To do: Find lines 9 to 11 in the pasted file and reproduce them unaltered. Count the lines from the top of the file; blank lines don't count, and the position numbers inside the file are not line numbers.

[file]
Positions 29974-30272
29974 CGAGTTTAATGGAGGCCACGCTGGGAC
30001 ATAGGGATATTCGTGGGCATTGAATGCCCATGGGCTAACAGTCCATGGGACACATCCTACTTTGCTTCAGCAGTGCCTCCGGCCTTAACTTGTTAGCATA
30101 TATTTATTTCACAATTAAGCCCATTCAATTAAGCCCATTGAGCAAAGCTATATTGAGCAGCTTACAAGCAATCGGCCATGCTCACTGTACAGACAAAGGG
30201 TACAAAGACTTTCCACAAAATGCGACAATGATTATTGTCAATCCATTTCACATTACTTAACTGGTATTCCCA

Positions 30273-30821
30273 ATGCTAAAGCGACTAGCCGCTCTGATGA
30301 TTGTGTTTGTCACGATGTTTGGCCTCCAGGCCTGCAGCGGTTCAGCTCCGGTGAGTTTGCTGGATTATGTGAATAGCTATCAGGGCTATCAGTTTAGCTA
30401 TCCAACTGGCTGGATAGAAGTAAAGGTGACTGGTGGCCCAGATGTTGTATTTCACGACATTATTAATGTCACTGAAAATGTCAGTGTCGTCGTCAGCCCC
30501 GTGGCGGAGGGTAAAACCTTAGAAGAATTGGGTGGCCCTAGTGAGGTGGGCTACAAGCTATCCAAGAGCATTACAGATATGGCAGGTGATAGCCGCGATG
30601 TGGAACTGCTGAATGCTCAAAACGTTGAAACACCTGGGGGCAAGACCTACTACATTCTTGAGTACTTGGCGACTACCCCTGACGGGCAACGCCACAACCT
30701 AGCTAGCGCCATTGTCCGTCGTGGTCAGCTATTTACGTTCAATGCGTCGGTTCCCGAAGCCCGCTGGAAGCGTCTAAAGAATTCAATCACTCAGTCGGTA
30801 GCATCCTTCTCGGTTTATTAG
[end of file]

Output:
30401 TCCAACTGGCTGGATAGAAGTAAAGGTGACTGGTGGCCCAGATGTTGTATTTCACGACATTATTAATGTCACTGAAAATGTCAGTGTCGTCGTCAGCCCC
30501 GTGGCGGAGGGTAAAACCTTAGAAGAATTGGGTGGCCCTAGTGAGGTGGGCTACAAGCTATCCAAGAGCATTACAGATATGGCAGGTGATAGCCGCGATG
30601 TGGAACTGCTGAATGCTCAAAACGTTGAAACACCTGGGGGCAAGACCTACTACATTCTTGAGTACTTGGCGACTACCCCTGACGGGCAACGCCACAACCT